• Dan Shipman

The Connection Between Strength and Mobility

It's funny all the time we hear people say I don't want to get too strong it will affect my mobility...


Did you know that some of the strongest people in the world can also be some of the most mobile?

How can this be??


1. Proper Training

You can't do the normal meathead workout you see all the bros at the gym doing. While bench press is a great exercise we have to take into account the full body. There is no muscle that works in isolation. The body works as a whole and we need to integrate that into our training. That means training the body from all angles almost (notice I said almost) equally. Knowing what is proper training for each person is beyond this blog, but it starts with an evaluation.


2. Proximal Stability = Distal Mobility

There's a lot of words for you. In easy terms, when one joint closer to the middle of your body is stable, joints further from the middle of the body will have more mobility.


If you have a stable core you will have better mobility in your hips.

If you have a stable scapula you will have better mobility in your shoulder.

This list can go on and on.


We just have to take advantage of this knowledge and build stability everywhere to create more mobility.


What's that you say?? I'm talking about stability now... well stability and strength go hand in hand.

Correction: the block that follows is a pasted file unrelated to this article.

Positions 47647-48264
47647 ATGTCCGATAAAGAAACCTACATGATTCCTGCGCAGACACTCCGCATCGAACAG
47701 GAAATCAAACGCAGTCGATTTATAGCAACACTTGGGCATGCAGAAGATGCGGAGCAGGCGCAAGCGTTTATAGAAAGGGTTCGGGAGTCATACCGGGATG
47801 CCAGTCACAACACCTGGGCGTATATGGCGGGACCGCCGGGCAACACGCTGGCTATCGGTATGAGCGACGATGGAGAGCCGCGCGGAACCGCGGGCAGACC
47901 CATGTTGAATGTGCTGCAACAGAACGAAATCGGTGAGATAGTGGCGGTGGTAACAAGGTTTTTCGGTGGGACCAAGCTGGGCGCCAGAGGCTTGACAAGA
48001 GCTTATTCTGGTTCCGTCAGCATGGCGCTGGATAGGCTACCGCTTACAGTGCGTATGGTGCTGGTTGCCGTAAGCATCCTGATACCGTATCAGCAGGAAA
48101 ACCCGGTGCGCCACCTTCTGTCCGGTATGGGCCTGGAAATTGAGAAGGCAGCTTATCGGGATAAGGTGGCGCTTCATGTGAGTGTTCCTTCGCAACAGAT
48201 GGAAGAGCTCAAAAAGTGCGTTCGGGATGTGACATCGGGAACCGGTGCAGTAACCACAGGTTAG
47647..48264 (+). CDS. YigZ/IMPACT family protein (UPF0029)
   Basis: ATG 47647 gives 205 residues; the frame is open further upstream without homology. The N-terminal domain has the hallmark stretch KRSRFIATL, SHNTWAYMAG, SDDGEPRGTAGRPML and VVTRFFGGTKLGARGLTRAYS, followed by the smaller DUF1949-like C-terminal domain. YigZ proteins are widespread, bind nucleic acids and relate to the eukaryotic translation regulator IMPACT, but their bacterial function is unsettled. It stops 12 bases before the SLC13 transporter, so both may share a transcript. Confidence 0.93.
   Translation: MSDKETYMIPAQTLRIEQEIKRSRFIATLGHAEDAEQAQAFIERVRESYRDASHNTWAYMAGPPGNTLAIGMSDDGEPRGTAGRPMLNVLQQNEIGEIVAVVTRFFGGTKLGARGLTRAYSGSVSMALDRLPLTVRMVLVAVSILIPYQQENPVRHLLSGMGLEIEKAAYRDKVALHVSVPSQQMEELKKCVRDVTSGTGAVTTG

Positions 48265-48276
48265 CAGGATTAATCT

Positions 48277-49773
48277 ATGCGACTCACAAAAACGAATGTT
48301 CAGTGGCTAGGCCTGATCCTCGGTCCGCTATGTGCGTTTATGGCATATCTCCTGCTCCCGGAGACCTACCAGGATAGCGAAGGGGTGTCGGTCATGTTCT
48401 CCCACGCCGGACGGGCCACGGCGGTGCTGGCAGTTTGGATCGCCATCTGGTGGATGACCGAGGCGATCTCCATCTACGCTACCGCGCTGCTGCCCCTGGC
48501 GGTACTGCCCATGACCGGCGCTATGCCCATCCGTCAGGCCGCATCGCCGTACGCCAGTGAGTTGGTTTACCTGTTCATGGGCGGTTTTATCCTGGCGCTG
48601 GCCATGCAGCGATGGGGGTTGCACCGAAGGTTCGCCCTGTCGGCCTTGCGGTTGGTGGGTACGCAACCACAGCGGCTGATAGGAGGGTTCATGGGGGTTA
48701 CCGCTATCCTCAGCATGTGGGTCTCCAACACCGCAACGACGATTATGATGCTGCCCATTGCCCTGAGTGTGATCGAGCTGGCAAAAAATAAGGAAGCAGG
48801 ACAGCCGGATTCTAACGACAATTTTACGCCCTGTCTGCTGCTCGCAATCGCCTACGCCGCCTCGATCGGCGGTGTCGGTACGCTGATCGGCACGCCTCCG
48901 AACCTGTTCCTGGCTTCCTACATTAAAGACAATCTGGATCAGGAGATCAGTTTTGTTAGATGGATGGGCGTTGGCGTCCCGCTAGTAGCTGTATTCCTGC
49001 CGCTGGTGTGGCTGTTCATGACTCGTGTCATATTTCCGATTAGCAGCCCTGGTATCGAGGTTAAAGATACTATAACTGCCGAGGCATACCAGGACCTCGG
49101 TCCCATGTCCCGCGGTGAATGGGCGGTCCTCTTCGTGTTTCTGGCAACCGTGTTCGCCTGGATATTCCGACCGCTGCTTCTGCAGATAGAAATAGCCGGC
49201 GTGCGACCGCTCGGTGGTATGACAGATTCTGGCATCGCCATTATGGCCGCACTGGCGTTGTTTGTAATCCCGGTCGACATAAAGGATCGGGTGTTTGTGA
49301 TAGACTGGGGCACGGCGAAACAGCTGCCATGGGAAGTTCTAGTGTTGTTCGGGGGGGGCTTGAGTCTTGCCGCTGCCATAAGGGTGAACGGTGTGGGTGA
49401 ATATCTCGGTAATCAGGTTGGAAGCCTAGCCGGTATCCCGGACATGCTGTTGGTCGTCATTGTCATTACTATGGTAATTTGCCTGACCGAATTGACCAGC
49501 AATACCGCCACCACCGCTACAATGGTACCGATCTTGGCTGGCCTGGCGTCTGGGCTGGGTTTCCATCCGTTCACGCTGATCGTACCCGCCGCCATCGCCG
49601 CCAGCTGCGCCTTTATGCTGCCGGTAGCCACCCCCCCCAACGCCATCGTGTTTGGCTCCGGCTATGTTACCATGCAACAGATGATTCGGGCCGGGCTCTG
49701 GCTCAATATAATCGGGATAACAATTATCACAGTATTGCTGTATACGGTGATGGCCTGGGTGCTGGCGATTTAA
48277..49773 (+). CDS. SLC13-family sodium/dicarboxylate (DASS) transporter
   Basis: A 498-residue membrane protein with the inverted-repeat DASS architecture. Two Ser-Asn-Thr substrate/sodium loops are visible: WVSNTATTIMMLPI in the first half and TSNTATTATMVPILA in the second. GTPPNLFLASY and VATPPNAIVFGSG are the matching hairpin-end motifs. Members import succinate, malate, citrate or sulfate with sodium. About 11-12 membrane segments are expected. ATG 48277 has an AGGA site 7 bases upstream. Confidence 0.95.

Strong muscles around a joint are what give it the ability to stabilize.

For a better understanding let's look at what we call the Active Straight Leg Raise (a test in the Functional Movement Screen).


In this test we have people actively raise their leg straight up. Some people may not get as high as this picture because of what they deem to be tight hamstrings, which may or may not be true. When you turn on the core, like you see in the picture below where we use a band, you give the core STABILITY. This will, in turn, allow the joints further away, in this case the hips, to move better.

3. Breathe

Yes... breathe! Have you ever been trying to stretch and you take a deep breath and feel the muscle you're trying to stretch loosen up a little?


Most of the tightness you feel is actually a neurological block. Your body isn't sure that the position you're going into is safe. The nervous system in turn tightens the muscle to make sure you don't hurt yourself.


While this is a good mechanism to keep us from injury, when we are working on mobility we have to override this block. By taking a large diaphragmatic breath we allow the nervous system to tell our body we are safe. This will allow the muscle to relax and stretch better.


In all actuality, we are teaching the brain what is a safe position and the brain is smart enough to learn with repetitive use.

4. Actively Work on Your Mobility

Just because you're getting stronger doesn't mean you can forget to work on your mobility and range of motion. You have to work on it.


Our members love to do yoga once or twice a week to help work on their mobility along with breath work.


Even just stretching each day for a few minutes makes a difference when it's done with consistency.

This is Jon Call or @jujimufu on Instagram, crazy right?


It doesn't take a lot to actually accomplish what you have learned here today, it just takes time and consistency and you too can be stronger and more mobile at the same time!!


Let us know in the comments below if you need some extra help with mobility or strength.

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